Code Fragment Syntax Highlighter

Writing a blog can be fun and possibly, for the reader, educational. As i enjoy technology, it satisfies a creative urge to write on discoveries i come across in the wonderful world of technology. Often this takes the form of developing code for various platforms in a variety of different languages. One problem i find in blogging platforms is the ability to format and display segments of software code in a pleasing fashion.This wordpress platform has several features to do so.

Part of WordPress Edit Page
Part of WordPress Edit Page

The html <pre> and <code> elements provide some scope for this. With these html tags, i can present fragments of code and script in several languages. The actual presentation of these elements can be marked up with additional CSS. This gives me a wider scope to show my findings in an appealing way.

Unfortunately, the wordpress blogging platform does not allow me to include javascript files and css markup files as free, stand-alone files. If i need that level of control, i resort to the HTML tab at the top of my editing page.

This leads me on to the subject of syntax highlight utilities. These utility modules offer a number of ways to improve the readability of code fragments. One module i’ve been learning is the Syntax Highlighter written by Alex Gorbatchev. He’s written this module in javascript and it did take me quite a while to learn how to use it.

Unzipped Layout of Syntax Highlighter Folders
Unzipped Layout of Syntax Highlighter Folders

Firstly, you can only use this tool when you are able to include your own CSS and javascript files into your blog or website. If you use wordpress on-line then you will not be able to do this. If you download and host wordpress on your own system, you might, but have not done so, therefore cannont comment.  The download page can be found here. A zip file will arrive with a filename that indicates the version of highlighter you’ve downloaded. Unzip that file in your preferred location and you should find several directories within the root directory of syntax highlighter.

Minimum List of Required Files in Blue
Minimum List of Required Files in Blue

Two folders hold the key components necessary to markup a web page or code fragment. The styles folder has the CSS files for markup and the scripts folder has javascript code to do the deed. Click the image right to view the minimum set of files needed to use syntax highlighting. There are two core files, one each for CSS and javascript. A second pair of files hold basic default values. The markup of code fragments can be controlled using themes and brushes.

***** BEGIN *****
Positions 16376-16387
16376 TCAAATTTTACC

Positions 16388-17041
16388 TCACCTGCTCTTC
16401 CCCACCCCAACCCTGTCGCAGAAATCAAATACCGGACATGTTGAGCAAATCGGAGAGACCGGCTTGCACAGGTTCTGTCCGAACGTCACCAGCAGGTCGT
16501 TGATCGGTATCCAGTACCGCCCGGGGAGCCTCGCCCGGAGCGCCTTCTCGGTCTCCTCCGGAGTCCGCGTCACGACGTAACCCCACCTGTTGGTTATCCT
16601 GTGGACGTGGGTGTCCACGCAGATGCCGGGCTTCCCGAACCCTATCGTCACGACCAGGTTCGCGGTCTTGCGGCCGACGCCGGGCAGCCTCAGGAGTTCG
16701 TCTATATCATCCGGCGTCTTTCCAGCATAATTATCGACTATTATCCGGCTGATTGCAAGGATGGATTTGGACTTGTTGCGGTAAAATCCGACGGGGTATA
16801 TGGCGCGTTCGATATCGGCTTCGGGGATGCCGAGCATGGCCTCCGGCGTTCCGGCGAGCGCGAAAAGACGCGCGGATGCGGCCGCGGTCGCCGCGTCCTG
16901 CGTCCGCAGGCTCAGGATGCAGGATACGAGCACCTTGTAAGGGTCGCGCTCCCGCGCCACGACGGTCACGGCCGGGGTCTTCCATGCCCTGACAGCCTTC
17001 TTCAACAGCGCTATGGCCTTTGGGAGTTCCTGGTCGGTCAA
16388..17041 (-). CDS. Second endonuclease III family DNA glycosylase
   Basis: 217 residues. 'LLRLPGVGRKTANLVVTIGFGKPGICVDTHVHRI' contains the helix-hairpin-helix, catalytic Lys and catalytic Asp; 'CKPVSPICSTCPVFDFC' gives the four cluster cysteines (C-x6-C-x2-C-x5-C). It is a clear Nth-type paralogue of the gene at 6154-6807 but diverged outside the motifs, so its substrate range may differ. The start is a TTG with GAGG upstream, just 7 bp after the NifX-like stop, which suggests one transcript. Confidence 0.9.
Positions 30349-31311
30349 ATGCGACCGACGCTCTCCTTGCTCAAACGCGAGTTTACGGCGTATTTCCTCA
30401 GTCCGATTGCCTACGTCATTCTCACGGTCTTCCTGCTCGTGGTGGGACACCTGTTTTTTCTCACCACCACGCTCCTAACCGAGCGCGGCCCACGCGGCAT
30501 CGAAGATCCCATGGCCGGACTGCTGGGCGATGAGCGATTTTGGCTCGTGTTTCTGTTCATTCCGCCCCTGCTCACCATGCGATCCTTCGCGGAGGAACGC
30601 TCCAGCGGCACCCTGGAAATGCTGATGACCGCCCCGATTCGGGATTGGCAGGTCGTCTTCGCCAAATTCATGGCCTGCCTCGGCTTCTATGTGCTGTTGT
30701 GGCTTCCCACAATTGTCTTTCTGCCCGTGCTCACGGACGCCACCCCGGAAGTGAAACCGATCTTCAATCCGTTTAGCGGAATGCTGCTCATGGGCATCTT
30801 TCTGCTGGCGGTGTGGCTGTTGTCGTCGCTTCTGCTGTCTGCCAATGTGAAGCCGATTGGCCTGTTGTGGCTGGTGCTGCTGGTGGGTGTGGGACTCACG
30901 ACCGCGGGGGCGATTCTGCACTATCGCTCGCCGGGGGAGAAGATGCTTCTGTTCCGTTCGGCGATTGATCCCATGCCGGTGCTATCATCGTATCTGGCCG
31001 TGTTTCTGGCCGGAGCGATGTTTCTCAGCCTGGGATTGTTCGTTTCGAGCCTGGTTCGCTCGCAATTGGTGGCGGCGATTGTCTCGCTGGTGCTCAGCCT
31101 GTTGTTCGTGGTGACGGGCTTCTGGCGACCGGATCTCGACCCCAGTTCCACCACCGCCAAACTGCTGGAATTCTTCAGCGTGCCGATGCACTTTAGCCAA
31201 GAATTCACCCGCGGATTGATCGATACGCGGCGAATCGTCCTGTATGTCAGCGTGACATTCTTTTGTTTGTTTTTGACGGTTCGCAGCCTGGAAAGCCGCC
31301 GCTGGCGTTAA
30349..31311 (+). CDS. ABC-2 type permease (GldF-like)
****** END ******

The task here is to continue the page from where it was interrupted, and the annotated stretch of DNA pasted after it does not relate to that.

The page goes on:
Each programming language can have it’s keywords colored using the idea of brushes. Since i do a lot of work in the groovy programming language, the blue bars in the image right shows the shBrushGroovy.js javascript file that has logic to color my code fragments according to keywords of the groovy programming language.

Ok, let’s cover this again : the files we need to invoke syntax highlighting total a minimum of seven files.

Javascript :

  • shCore.js – the foundation logic for all syntax highlighting, written in javascript
  • shBrushGroovy.js – this javascript file has logic to color the keywords in groovy

CSS:

  • shCore.css – the foundation style markup for syntax highlighting
  • shCoreDefault.css – foundation coloring
  • shCoreMidnight.css – one of three theme support files, this theme is Midnight
  • shThemeDefault.css – a base theme with default values if no other theme chosen
  • shThemeMidnight.css – a color scheme for the shCoreMidnight.css theme

These files will need to be declared in your html page. See my example in next post. Here is a squint at the html markup for that example  page :

Minimum files needed to support syntax highlighting
Minimum files needed to support syntax highlighting

To Recap :

Code fragments can be colored according to the keywords of each language. The Syntax Highlighter of Alex supports keywords for at least 13 scripting and coding languages declared in ‘brush’ files. Brush files are written in javascript.  You will typically have at least one language-specific brush for a code fragment. This ‘brush’ will color the keywords.

A ‘theme’ will construct and color the overall look of our box containing the code fragment. A minimum of three core CSS files plus two theme-based CSS files apply a color scheme onto your code fragment, courtesy of  several files with javascript. the inclusion of jquery 1.6 is a convenience feature to activate syntax highlighter after our html page has finished loading.

IN part two, we’ll explore further requirements to make this all work.

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